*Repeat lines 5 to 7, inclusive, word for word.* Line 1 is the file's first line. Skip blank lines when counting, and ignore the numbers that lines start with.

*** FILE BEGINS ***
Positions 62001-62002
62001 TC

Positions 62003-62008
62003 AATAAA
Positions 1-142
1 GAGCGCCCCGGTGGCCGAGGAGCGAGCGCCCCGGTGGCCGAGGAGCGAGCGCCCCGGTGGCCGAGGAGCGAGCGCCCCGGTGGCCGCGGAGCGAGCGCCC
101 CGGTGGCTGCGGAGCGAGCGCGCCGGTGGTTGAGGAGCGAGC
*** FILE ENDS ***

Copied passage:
Positions 1-142
1 GAGCGCCCCGGTGGCCGAGGAGCGAGCGCCCCGGTGGCCGAGGAGCGAGCGCCCCGGTGGCCGAGGAGCGAGCGCCCCGGTGGCCGCGGAGCGAGCGCCC
101 CGGTGGCTGCGGAGCGAGCGCGCCGGTGGTTGAGGAGCGAGC